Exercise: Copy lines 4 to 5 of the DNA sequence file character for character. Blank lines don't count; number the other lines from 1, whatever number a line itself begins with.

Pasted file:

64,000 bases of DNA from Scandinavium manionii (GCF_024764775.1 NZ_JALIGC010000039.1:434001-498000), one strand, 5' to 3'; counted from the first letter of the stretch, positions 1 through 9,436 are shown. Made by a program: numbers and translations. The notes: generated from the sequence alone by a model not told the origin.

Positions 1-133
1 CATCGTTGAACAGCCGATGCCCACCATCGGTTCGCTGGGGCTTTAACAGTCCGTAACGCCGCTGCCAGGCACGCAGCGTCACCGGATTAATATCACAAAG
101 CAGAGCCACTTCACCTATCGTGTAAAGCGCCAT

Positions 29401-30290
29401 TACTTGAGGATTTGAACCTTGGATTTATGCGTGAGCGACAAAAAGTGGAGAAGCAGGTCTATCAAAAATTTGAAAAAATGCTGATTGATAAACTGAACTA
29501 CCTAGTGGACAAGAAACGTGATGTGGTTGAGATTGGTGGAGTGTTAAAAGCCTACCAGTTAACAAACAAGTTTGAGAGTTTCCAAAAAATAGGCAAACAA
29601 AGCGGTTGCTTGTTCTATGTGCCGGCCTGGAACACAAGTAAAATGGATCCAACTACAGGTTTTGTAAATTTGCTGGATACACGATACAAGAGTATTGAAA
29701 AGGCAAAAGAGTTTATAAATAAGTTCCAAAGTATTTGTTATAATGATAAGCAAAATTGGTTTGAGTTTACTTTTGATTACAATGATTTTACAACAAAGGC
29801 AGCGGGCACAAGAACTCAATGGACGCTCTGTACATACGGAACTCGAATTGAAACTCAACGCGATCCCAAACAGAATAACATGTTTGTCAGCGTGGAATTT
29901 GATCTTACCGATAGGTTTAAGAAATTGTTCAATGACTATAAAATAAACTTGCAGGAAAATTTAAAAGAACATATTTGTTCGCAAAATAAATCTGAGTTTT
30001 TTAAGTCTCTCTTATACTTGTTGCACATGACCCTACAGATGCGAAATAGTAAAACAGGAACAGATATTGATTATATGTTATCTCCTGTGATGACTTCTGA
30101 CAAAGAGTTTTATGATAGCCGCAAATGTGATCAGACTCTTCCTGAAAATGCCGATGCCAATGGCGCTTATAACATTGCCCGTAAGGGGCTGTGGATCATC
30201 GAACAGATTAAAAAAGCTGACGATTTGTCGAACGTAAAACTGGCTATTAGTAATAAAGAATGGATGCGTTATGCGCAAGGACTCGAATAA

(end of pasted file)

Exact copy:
101 CAGAGCCACTTCACCTATCGTGTAAAGCGCCAT

Positions 29401-30290